Manufacturing companies have slowly but surely become aware of the potential for process improvement and cost reduction that the Internet of Things (IoT), with its connected objects, is offering to them. Effectively introducing IoT solutions in the workplace, however, requires a considerable investment. This has led some manufacturers to set up their own IoT Factory, as an internal service provider or with a view to production for customers. Apart from boosting the success of their IoT projects, this bold but wise move also serves to increase the profitability of their IoT investments.
IoT solutions have demonstrated their virtues in terms of performance, productivity and attractiveness to businesses. So much so that, according to Gartner, by 2020 more than 65% of companies will have deployed their own connected objects. But despite impressive growth forecasts – approximately 20% between 2015 and 2020 – the IoT market is still in its infancy.
Significant hurdle: profitability.
One significant hurdle holding back the full-scale deployment of IoT solutions and keeping them from passing the experimental stage, is a perceived lack of profitability, at least in the short term. Adopting an IoT approach can indeed be quite an expensive process and must therefore be supported by a strong sponsor. Above all, it must be a clear part of the company’s strategy, fostering innovation and instilling a real culture of change within the company.
Between the projected potential of IoT solutions and their actual profitability, the gap can sometimes be wide. To begin with, there are high development costs to be considered. And although the connected objects themselves have recently been democratised and prices have dropped significantly, by the sheer complexity of their very nature they remain rather expensive. Last but not least, companies also need to take into account that other major expense of IoT projects: maintenance costs, which frequently exceed the cost of the device itself.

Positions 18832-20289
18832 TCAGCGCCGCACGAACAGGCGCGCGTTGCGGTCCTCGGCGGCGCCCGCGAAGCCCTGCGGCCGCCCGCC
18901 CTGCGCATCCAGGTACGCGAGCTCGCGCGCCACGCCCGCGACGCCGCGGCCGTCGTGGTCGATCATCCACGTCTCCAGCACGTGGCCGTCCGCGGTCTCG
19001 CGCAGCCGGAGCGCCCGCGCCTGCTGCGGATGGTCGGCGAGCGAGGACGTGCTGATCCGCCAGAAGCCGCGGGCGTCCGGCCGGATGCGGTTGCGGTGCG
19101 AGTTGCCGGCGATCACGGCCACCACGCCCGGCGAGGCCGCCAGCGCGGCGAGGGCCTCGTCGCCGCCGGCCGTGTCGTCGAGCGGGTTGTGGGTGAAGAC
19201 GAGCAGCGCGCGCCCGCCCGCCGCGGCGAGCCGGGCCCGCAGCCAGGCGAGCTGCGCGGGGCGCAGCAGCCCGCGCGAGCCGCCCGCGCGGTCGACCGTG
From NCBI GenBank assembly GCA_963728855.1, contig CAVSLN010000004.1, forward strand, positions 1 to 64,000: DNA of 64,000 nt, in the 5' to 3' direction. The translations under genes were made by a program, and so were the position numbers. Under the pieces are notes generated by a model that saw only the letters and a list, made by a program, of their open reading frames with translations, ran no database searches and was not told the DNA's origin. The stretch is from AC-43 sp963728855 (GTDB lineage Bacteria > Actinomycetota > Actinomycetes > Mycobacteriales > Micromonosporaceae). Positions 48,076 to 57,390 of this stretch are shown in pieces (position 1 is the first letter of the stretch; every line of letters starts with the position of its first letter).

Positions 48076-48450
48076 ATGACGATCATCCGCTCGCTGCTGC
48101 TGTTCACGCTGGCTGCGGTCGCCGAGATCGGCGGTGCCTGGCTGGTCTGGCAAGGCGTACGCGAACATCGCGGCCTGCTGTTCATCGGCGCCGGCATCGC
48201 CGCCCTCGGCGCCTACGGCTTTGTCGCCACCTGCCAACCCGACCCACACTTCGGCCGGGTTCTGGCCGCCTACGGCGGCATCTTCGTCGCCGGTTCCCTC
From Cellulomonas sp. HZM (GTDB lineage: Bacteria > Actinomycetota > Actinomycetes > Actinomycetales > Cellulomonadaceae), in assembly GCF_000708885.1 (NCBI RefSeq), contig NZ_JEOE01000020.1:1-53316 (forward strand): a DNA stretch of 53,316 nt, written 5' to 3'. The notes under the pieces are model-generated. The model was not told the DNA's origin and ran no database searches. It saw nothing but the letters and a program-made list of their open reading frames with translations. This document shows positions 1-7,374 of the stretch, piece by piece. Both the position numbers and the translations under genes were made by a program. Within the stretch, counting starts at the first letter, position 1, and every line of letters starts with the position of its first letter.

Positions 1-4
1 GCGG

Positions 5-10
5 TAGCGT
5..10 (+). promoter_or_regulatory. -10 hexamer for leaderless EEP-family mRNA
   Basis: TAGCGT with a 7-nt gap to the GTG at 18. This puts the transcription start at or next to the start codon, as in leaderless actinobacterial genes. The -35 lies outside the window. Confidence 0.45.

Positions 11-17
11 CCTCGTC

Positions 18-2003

But even if IoT projects have to go through experimental phases within a limited scope, their main objective is to lead to large-scale projects. It is, therefore, necessary to be able to qualify the impact of a project very early on and to be able to move quickly from that experimental stage to a full-scale deployment. The IoT Factory facilitates this process in its entirety, from the initial launch of the project to driving it towards industrialization.
Managing a true IoT strategy.
As a real factory that can prototype and produce industrialized components, the IoT Factory is a separate entity within the business, pooling all resources that support and accelerate IoT projects. Its main objective is to facilitate the industrialized, cost-controlled production of connected solutions intended for clients or internal services within the company. These solutions allow businesses to reinvent their way of operating.
The IoT approach conveyed by the IoT Factory cannot be limited to a few isolated initiatives. On the contrary, it must be part of a global innovation strategy that is clearly decided upon and advocated by the company. Moreover, in order to have a real impact, setting up an IoT Factory also requires adequate funding.